Shauna Gibby - July 04, 2011
[God] has invited and commanded us to participate in His work to lift up those in need. We make a covenant to do that in the waters of baptism and in the holy temples of God. We renew the covenant on Sundays when we partake of the sacrament.Conference Talk:
For more information on this topic read “Opportunities to Do Good”, by Henry B. Eyring, Ensign, May. 2011, 22.
[God] has invited and commanded us to participate in His work to lift up those in need. We make a covenant to do that in the waters of baptism and in the holy temples of God. We renew the covenant on Sundays when we partake of the sacrament. (Henry B. Eyring, “Opportunities to Do Good”, Ensign, May. 2011, 22.)
“Have I Done Any Good,” Hymns, #223
Wherefore, be faithful; stand in the office which I have appointed unto you; succor the weak, lift up the hands which hang down, and strengthen the feeble knees. (Doctrine and Covenants 81:5)
Story and Lesson:
Share the following story with your family:
“It is painful to imagine a shepherd feeding himself and letting the sheep go hungry. Yet I have seen many shepherds who feed their flocks. One was the president of a deacons quorum. One of his quorum members lived near my home. That neighbor boy had never attended a quorum meeting nor done anything with the members of his quorum. His stepfather was not a member, and his mother did not attend church.
“The presidency of his deacons quorum met in council one Sunday morning. Each week they were fed the good word of God by the fine adviser and teacher. In their presidency meeting, those 13-year-old shepherds remembered the boy who never came. They talked about how much he needed what they received. The president assigned his counselor to go after that wandering sheep.
“I knew the counselor, and I knew he was shy, and I knew the difficulty of the assignment, so I watched with wonder through my front window as the counselor trudged by my house, going up the road to the home of the boy who never came to church. The shepherd had his hands in his pockets. His eyes were on the ground. He walked slowly, the way you would if you weren’t sure you wanted to get where you were headed. In 20 minutes or so, he came back down the road with the lost deacon walking by his side. That scene was repeated for a few more Sundays. Then the boy who had been lost and was found moved away.
“Now, that story seems unremarkable. It was just three boys sitting in a room around a small table. Then it was a boy walking up a road and coming back with another boy. But years later, I was in a stake conference, a continent away from the room in which that presidency had met in council. A gray-haired man came up to me and said quietly, ‘My grandson lived in your ward years ago.’ With tenderness, he told me of that boy’s life. And then he asked if I could find that deacon who walked slowly up that road. And he wondered if I could thank him and tell him that his grandson, now grown to be a man, still remembered.” (Henry B. Eyring, Ensign, May 2001, 38–39.)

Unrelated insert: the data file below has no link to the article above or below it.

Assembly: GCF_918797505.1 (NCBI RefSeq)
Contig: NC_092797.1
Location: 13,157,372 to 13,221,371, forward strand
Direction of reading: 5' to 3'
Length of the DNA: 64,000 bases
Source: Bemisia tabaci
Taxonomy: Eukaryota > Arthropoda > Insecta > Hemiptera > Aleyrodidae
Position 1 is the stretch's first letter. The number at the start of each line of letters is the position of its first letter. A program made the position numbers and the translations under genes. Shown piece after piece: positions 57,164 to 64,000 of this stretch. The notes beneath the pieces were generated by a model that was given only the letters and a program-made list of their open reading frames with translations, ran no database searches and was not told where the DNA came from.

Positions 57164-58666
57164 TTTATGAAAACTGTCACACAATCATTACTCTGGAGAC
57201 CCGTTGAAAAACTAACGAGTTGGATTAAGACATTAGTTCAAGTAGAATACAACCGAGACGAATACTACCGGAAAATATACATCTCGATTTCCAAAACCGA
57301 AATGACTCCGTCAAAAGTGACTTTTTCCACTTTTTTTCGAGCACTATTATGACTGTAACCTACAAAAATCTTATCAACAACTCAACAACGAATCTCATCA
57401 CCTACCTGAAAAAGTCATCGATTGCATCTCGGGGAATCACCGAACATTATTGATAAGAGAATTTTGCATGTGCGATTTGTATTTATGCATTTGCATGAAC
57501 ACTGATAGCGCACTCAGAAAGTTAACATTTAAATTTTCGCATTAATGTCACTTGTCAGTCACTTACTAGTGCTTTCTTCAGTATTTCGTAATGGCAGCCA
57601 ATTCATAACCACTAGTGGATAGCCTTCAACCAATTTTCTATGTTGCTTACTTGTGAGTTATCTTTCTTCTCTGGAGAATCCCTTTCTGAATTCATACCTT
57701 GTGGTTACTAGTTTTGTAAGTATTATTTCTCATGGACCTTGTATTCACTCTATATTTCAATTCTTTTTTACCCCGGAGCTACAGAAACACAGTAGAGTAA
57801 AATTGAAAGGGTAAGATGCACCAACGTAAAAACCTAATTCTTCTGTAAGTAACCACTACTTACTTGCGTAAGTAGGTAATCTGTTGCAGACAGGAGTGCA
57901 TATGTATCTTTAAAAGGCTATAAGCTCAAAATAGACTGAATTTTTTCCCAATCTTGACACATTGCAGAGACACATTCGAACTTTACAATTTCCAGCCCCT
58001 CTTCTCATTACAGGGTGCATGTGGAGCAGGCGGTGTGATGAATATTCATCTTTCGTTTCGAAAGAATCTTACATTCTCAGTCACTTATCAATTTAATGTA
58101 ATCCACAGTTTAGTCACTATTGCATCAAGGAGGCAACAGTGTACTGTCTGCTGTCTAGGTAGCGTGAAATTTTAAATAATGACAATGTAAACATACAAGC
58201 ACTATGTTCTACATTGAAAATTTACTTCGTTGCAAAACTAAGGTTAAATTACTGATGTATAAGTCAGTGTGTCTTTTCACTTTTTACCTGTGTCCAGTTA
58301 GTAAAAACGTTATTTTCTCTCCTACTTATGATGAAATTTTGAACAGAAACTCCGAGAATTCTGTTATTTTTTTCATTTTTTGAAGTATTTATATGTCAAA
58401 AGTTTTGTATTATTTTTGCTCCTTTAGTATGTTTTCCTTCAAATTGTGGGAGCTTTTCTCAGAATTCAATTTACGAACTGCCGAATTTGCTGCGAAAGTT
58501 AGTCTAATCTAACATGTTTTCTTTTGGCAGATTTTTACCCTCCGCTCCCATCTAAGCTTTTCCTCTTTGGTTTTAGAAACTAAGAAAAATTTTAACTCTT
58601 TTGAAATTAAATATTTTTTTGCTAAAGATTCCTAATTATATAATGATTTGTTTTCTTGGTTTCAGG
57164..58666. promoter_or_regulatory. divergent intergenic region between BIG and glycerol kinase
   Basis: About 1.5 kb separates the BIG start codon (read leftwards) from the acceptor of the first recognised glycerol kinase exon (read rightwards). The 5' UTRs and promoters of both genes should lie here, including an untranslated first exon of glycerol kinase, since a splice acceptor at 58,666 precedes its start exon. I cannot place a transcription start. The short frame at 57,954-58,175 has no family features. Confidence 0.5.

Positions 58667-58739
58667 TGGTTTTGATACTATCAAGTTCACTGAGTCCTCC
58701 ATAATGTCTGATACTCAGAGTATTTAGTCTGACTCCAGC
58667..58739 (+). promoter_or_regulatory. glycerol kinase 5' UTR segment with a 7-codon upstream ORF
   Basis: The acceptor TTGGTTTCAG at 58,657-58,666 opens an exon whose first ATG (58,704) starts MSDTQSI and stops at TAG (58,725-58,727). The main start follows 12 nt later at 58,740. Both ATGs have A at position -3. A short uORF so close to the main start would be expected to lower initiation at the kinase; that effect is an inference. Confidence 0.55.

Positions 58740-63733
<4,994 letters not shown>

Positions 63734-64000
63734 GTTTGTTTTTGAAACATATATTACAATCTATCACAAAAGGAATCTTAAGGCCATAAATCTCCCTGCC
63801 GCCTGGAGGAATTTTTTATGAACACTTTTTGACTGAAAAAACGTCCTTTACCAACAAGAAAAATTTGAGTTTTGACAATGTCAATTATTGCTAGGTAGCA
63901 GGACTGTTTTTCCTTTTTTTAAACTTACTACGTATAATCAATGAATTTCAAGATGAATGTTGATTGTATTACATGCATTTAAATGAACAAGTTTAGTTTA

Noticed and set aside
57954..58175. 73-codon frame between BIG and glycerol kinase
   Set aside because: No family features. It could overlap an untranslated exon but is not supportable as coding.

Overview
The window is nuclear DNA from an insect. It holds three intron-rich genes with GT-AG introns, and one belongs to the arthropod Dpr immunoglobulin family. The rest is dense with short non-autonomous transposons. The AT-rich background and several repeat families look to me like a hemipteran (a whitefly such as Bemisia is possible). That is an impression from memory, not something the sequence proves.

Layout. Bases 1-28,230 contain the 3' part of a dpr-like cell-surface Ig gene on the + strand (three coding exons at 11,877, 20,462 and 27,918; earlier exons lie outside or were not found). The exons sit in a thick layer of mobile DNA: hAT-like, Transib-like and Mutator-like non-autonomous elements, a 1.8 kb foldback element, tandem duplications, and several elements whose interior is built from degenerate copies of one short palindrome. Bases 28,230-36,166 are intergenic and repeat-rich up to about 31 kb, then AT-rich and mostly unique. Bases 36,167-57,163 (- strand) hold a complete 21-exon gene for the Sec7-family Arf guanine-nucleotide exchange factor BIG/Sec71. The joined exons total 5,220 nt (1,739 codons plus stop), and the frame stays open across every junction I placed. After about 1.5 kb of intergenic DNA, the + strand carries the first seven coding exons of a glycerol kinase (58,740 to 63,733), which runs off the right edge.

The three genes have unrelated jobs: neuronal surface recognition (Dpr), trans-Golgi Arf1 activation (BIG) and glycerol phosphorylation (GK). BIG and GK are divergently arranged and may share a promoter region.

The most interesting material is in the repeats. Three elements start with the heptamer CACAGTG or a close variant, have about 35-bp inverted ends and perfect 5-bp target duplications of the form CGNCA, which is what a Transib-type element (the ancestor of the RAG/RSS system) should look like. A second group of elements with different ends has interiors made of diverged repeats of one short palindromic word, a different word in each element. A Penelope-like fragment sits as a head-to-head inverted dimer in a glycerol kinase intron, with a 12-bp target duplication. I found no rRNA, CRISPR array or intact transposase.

• How did this young man do his duty?
• How hard do you think it was for him to do it?
• Who was blessed because he did his duty? Invite your family to read and mark D&C 107:99–100.
• Where can a person go to learn his or her duty?
• Why is it important to be diligent in our responsibilities?
• What will happen if we don’t learn our duties and perform them with diligence?
Identify the responsibilities of each family member and discuss ways you could improve in fulfilling your responsibilities.
(Dennis H. Leavitt and Richard O. Christensen, Scripture Study for Latter-day Saint Families: The Doctrine and Covenants, [Salt Lake City: Deseret Book, 2004], p. 240.)
Make a fix-it chart for all the little things in and around the house that need repairing. Make assignments and/or work on them together.
Fresh Fruit Bruschetta with Orange-Honey Cream
You can substitute any of your favorite fruits in place of the fruits listed.
1 baguette or similarly sized French bread loaf
4 tablespoons butter, melted
2 tablespoons sugar
1⁄2 teaspoon ground cinnamon
1⁄2 cup sour cream
3 tablespoons honey
1 teaspoon orange zest
1 1⁄2 cups diced strawberries (about 10 medium strawberries)
1 cup finely diced mango (about
1 medium mango)
1 cup finely diced kiwi (about 3 kiwis)
1. Preheat oven to 400 degrees F. Slice bread into 1⁄2-inch slices. Place in a single layer on a foil-lined baking sheet. Use a pastry brush to brush each piece with melted butter. Combine sugar and cinnamon and sprinkle evenly over bread slices. Bake for 10–12 minutes or until edges are toasted. Set aside to cool.
2. While bread is toasting, combine sour cream, honey, and orange zest. Stir to combine and place in the fridge.
3. Gently combine strawberries, mango, and kiwi. When the bread is cooled, place about 1 tablespoon of fruit mixture on top of each toasted bread slice and drizzle with sweetened sour cream mixture. If needed, thin the sour cream sauce with 1⁄2–1 teaspoon orange juice. Garnish with mint leaves if desired. Serve immediately.
(Sara Wells and Kate Jones, Our Best Bites, [Salt Lake City: Shadow Mountain, 2011], p. 15.)
*For a printable PDF, click here.
© LDS Living 2011.